A Hong Kong martial arts coach handed a five-year jail term under the Beijing-imposed national security law has filed an appeal against his sentence.

Denis Wong was jailed after pleading guilty to inciting subversion under the sweeping security legislation and one count of possession of arms without a licence last month.

High Court
High Court. File photo: Kyle Lam/HKFP.

Wong filed an appeal against his sentence last Thursday.

The combat coach, arrested last March, was initially charged under the colonial-era sedition law. His charge was upgraded to incitement to subversion last September.

Wong, who was 59 at the time of his arrest, made subversive posts and shared subversive messages on his two Facebook accounts, according to the prosecution.

The police also seized weapons including crossbows, machetes, swords, and arrows from Wong’s home in Sha Tin.

During Wong’s sentencing, his barrister Steven Kwan urged the court to rule that the case was not of a “serious” nature. Under the security legislation’s sentencing structure, those who are deemed to have committed a serious offence will be sentenced to no less than five years in jail.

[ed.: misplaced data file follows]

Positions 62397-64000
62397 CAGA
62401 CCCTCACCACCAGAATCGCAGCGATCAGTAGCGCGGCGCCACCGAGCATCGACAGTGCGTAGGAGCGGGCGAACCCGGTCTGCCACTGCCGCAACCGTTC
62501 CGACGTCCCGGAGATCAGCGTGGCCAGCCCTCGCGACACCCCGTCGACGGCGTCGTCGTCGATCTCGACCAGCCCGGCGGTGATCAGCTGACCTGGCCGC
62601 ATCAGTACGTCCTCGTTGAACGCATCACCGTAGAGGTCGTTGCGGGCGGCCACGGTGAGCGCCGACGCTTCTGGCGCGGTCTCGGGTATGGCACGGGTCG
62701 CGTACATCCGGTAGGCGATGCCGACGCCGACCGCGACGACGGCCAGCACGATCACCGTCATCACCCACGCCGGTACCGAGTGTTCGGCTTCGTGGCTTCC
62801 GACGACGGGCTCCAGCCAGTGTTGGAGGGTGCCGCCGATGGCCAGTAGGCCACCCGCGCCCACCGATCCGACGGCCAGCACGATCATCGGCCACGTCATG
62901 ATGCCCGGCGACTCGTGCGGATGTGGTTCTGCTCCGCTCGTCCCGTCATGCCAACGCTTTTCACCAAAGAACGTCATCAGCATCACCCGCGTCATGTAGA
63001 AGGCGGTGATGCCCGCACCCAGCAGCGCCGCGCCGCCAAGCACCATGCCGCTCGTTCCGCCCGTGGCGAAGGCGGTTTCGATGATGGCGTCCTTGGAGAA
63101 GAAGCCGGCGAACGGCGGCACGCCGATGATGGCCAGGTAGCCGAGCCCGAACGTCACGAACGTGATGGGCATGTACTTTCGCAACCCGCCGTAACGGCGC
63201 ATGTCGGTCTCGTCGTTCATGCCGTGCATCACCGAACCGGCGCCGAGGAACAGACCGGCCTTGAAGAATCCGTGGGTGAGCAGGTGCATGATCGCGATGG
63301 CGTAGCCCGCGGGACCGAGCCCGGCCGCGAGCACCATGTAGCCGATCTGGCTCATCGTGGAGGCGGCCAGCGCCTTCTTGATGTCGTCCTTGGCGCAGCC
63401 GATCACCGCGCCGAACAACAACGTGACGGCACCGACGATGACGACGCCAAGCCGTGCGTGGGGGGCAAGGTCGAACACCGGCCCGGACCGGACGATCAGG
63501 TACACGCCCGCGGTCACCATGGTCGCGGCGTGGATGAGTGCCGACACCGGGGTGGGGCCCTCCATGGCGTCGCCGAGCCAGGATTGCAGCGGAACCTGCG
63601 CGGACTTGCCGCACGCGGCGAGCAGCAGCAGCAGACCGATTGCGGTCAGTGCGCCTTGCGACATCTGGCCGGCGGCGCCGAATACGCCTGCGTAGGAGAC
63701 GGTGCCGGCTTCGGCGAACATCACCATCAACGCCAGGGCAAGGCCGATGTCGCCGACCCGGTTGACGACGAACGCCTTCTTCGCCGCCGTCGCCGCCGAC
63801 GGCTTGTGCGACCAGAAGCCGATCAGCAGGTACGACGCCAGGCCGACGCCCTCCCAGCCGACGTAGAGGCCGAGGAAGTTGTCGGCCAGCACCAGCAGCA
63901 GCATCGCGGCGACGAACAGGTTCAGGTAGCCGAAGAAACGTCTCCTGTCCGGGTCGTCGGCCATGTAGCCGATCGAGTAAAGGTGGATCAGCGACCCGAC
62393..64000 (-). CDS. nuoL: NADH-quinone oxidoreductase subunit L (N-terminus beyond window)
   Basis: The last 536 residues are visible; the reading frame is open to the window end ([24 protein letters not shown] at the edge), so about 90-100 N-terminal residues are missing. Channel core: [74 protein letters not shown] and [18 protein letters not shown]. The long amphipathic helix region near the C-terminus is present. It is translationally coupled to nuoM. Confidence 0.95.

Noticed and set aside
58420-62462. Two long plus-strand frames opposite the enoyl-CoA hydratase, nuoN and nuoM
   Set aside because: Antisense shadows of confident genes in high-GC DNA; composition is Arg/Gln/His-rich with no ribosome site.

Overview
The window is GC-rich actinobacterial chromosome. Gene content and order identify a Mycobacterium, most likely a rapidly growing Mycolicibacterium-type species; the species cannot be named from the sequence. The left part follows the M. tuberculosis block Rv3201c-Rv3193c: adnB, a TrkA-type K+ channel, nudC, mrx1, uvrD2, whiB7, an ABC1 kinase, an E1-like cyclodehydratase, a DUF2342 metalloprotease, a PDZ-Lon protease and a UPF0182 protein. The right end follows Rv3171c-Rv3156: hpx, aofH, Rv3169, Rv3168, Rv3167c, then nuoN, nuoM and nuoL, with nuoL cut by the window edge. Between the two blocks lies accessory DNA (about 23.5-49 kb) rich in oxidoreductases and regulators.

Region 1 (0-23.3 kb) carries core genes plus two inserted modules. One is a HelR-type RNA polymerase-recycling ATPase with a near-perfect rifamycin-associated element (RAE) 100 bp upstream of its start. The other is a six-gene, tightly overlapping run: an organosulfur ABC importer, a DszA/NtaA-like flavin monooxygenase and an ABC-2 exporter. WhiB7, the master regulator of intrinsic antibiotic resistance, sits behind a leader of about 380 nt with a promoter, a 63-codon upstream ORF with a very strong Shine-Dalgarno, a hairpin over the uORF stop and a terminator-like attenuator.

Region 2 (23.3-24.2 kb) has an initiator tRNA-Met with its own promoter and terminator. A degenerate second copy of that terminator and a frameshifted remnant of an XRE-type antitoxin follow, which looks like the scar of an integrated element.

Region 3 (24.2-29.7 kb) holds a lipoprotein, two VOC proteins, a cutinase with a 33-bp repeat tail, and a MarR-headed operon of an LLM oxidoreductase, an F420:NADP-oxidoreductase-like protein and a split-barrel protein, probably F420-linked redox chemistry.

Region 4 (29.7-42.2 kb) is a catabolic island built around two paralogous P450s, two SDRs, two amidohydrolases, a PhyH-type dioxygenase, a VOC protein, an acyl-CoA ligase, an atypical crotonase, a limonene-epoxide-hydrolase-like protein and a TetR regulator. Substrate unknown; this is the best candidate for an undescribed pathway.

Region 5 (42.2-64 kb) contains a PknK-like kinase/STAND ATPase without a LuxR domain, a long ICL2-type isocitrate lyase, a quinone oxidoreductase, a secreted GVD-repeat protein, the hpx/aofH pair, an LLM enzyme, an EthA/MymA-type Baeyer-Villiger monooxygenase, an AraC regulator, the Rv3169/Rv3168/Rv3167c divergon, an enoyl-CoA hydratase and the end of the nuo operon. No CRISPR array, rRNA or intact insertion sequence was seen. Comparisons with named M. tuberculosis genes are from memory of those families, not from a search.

District Court Judge Ernest Lin ruled that Wong’s offence was serious.

Weapons confiscated by the police during the searches in Tsim Sha Tsui, Sha Tin, and Ma On Shan. Photo: Hong Kong Police, via video screenshot.

The maximum penalty of incitement to subversion is 10 years’ imprisonment, however, sentences handed down at the District Court are capped at seven years.

In a landmark ruling in November last year, the Court of Appeal confirmed that the national security law mandates a minimum sentence for those convicted of “serious” offences.

Lui Sai-yu, the defendant whose case sparked the debate over the minimum sentence, has since filed an attempt to appeal to the city’s top court.

The sedition law, last amended in the 1970s, is different from the Beijing-imposed legislation. Offenders face up to two years in prison upon their first conviction.

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Candice Chau

Candice is a reporter at Hong Kong Free Press. She previously worked as a researcher at a local think tank. She has a BSocSc in Politics and International Relations from the University of Manchester and a MSc in International Political Economy from London School of Economics.